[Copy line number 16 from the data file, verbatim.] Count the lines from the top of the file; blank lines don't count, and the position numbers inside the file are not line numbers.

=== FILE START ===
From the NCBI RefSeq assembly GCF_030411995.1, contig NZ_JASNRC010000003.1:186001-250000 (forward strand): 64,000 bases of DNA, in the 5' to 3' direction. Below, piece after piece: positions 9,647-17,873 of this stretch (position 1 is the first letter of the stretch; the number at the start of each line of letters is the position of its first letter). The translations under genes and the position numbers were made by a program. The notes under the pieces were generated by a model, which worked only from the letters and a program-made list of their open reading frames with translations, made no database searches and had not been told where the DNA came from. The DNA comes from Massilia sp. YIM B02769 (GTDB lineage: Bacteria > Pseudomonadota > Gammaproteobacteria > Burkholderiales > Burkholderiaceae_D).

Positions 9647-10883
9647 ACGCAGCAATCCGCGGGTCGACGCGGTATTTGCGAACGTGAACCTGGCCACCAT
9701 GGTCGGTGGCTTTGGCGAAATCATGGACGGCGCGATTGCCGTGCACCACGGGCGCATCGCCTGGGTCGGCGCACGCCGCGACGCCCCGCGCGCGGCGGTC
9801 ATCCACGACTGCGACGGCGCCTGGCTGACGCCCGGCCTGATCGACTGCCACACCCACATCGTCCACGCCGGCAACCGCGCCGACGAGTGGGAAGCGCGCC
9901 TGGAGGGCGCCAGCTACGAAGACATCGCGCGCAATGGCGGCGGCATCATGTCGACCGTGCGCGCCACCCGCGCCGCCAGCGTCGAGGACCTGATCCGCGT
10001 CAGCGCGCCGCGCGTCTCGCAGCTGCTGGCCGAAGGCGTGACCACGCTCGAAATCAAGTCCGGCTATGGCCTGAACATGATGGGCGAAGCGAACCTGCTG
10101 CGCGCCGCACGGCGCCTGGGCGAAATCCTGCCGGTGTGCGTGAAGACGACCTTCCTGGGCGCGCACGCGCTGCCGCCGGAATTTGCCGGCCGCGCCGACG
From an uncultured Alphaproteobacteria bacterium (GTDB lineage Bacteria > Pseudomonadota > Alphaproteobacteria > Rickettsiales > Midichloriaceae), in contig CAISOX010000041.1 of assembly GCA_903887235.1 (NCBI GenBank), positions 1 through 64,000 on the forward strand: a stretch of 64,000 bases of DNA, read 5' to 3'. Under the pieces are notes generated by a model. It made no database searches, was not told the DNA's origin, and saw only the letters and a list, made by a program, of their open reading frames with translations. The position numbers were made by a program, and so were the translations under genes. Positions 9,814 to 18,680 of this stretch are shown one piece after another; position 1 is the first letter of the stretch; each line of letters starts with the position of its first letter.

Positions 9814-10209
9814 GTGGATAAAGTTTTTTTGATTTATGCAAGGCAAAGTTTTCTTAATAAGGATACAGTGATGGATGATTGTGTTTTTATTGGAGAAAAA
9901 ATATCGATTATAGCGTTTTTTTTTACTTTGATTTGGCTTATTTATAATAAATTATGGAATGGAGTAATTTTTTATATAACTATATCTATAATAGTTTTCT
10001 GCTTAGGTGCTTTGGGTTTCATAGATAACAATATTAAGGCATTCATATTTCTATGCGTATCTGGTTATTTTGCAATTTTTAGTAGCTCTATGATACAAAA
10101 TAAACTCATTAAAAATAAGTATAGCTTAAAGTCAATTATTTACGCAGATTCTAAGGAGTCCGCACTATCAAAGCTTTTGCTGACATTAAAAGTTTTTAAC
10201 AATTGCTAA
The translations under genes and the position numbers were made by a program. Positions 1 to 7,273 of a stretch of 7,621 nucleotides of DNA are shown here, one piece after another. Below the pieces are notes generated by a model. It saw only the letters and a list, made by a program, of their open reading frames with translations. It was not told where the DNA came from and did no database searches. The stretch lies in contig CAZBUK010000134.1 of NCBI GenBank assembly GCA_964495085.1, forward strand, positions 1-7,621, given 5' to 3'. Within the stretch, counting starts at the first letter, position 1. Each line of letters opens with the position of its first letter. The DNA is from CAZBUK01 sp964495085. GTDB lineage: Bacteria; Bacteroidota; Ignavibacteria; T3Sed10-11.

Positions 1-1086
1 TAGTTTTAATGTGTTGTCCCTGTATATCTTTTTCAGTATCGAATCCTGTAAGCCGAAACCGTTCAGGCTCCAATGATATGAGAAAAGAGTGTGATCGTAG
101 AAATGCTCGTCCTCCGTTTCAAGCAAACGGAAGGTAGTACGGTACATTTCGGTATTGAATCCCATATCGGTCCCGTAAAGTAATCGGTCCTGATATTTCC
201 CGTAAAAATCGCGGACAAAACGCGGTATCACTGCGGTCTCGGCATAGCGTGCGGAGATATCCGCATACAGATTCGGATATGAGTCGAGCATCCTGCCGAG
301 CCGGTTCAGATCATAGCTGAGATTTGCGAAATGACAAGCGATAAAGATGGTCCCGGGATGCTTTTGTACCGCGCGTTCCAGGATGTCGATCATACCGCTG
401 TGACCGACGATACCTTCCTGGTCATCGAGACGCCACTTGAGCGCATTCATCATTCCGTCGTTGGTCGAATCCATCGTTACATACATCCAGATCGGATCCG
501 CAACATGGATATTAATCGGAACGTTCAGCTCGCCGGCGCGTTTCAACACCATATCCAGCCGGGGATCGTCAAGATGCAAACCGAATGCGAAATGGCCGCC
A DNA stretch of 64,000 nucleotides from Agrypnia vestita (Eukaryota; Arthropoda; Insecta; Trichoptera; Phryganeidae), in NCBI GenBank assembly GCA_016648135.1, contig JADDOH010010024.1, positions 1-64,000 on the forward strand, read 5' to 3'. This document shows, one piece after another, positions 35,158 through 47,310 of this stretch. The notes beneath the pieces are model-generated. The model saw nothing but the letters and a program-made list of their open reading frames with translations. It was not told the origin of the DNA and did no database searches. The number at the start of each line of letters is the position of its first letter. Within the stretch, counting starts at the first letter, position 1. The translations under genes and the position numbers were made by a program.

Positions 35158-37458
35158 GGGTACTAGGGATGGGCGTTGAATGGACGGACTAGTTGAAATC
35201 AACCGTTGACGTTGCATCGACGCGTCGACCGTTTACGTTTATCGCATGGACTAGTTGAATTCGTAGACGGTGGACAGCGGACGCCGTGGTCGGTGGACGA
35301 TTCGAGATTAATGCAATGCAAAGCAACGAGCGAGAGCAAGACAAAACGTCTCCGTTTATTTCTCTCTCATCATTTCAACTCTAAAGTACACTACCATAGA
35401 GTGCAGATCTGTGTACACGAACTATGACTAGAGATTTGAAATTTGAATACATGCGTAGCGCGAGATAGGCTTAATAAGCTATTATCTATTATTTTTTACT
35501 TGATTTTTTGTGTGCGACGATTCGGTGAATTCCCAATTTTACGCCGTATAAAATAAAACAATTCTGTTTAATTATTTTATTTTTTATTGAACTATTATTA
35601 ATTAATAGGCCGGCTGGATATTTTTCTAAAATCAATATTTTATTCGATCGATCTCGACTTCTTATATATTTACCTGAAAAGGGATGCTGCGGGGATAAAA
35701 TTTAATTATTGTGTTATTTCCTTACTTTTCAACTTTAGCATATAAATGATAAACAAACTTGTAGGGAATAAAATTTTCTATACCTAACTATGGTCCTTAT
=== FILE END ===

The translations under genes and the position numbers were made by a program. Positions 1 to 7,273 of a stretch of 7,621 nucleotides of DNA are shown here, one piece after another. Below the pieces are notes generated by a model. It saw only the letters and a list, made by a program, of their open reading frames with translations. It was not told where the DNA came from and did no database searches. The stretch lies in contig CAZBUK010000134.1 of NCBI GenBank assembly GCA_964495085.1, forward strand, positions 1-7,621, given 5' to 3'. Within the stretch, counting starts at the first letter, position 1. Each line of letters opens with the position of its first letter. The DNA is from CAZBUK01 sp964495085. GTDB lineage: Bacteria; Bacteroidota; Ignavibacteria; T3Sed10-11.